No longer in the shadows of Irish golf, Shane Lowry now has his name etched on the base of the silver claret jug.

It's on there with more than a century's worth of the best that have conquered the links to win the British Open. Lowry gazed at the oldest trophy in golf as he tried to soak up his storybook finish on Monday at Royal Portrush in Northern Ireland, a course wet first from rain and then from tears.

"I can't believe this is mine," Lowry said after his six-shot victory.

He earned his place with a 63 in the third round that broke the 54-hole scoring record at the British Open and staked him to a four-shot lead.

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And then he handled the nerves and expectations, both in abundance, and never let anyone closer than three shots.

A year ago, Lowry sat in a car park at Carnoustie and cried after missing the cut in the British Open for the fourth straight year.

"Golf wasn't my friend at the time," he said.

And there he was at Royal Portrush, in rain and wind so ferocious that pars felt like birdies, never giving anyone much of a chance as he closed with a 1-over 72 for the largest margin of victory in the Open in nine years.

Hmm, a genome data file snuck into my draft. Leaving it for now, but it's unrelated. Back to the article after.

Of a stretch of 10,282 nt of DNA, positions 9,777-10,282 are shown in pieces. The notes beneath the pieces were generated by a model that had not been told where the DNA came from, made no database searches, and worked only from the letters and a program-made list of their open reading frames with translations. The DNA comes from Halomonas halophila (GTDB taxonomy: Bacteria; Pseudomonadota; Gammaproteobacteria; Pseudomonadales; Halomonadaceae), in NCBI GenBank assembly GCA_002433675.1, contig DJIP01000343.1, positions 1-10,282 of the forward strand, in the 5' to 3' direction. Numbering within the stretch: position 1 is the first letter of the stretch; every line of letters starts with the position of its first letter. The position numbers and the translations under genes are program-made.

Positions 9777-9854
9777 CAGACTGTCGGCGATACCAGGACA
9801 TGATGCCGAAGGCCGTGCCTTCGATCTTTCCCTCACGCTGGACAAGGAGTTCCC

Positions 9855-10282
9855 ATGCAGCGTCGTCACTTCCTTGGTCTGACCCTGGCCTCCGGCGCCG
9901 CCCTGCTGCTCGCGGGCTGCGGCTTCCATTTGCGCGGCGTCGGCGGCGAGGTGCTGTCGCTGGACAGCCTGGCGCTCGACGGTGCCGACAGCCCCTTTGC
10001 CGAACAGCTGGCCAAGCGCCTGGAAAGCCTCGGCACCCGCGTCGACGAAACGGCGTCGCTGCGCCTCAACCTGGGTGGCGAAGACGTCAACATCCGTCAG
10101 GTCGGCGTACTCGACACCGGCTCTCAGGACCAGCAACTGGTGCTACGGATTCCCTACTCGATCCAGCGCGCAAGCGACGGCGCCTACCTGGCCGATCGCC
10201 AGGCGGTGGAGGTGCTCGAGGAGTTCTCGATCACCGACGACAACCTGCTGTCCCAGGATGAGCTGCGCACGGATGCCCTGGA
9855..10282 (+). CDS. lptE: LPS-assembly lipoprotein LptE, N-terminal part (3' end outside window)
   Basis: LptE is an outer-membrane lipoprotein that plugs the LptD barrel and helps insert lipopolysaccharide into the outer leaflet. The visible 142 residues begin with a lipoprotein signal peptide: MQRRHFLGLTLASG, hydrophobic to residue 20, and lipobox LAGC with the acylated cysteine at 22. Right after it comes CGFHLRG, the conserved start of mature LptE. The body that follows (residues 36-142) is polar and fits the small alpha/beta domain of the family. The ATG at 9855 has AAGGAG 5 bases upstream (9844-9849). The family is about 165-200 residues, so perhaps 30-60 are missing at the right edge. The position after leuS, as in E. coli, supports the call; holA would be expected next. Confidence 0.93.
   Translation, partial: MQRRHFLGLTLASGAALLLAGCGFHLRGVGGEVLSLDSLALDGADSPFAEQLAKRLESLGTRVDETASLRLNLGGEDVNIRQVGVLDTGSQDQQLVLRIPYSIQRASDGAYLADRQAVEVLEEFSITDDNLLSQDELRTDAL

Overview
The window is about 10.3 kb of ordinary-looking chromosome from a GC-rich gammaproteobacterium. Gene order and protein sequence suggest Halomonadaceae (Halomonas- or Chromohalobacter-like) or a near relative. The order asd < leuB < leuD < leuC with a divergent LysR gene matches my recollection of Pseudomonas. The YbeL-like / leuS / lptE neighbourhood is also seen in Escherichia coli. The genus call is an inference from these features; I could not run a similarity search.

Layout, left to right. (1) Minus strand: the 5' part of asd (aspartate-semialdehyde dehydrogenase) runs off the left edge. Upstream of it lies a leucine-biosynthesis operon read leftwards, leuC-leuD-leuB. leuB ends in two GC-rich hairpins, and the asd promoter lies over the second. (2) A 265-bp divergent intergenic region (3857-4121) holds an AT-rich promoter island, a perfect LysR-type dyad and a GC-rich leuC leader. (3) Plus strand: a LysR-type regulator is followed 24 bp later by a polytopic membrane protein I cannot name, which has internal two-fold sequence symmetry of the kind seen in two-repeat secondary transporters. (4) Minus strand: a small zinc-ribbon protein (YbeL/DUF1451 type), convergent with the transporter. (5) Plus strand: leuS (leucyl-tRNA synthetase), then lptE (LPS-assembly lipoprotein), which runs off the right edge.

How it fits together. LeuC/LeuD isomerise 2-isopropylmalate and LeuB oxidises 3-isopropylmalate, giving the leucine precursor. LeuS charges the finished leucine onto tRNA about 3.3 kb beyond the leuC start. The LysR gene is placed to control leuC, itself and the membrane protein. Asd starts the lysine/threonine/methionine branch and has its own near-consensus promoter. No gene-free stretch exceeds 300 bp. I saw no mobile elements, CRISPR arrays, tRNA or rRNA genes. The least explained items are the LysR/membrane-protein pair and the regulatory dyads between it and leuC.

Lowry isn't afraid to be honest, and he didn't mind telling caddie Bo Martin that he was nervous, scared and worried he would mess up for a raucous, rollicking crowd that wanted nothing more than to celebrate with him.

"I suppose I didn't even know going out [on the final round] if I was good enough to win a major," Lowry said. "And look, I'm here now, a major champion. I can't believe I'm saying it."

So many others in the Irish golf community can. Graeme McDowell recalls a story from famed swing coach Pete Cowen, who long ago travelled to Dublin to scout the Irish boys' golf team. They were curious about his views on the obvious star — a teenager named Rory McIlroy — except that Cowen saw more.

"The guy said, 'Who do you like?' And he said, 'Rory McIlroy looks pretty good, but that slightly overweight kid with the glasses ... he looks good'," McDowell said. "So he's always been talented."

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That kid was Lowry, so talented that he was still an amateur 10 years ago when he won the Irish Open at County Louth.

McDowell remembers something else about that Irish Open, the first time he met Lowry.

"I just shot 61 at Baltray, and he came in and shot 62," McDowell said. "And he didn't even introduce himself. He said, 'I can't believe you beat me by one out there.' And I'm like, 'Who's this kid?'"

That kid is now "champion golfer of the year". Lowry could barely contain his joy when he rolled in an 8-foot birdie putt on the 15th hole for a six-shot lead with three to play. He knew it was over when he found the fairway on the 17th because "I knew I could really lose a ball from there".

"The one thing you want to do is back up your success," Lowry said. "In the short term, I'm going to enjoy this. My big goal still remains the same, and that is to be on the plane going to Whistling Straits next year [for the Ryder Cup]."

- AP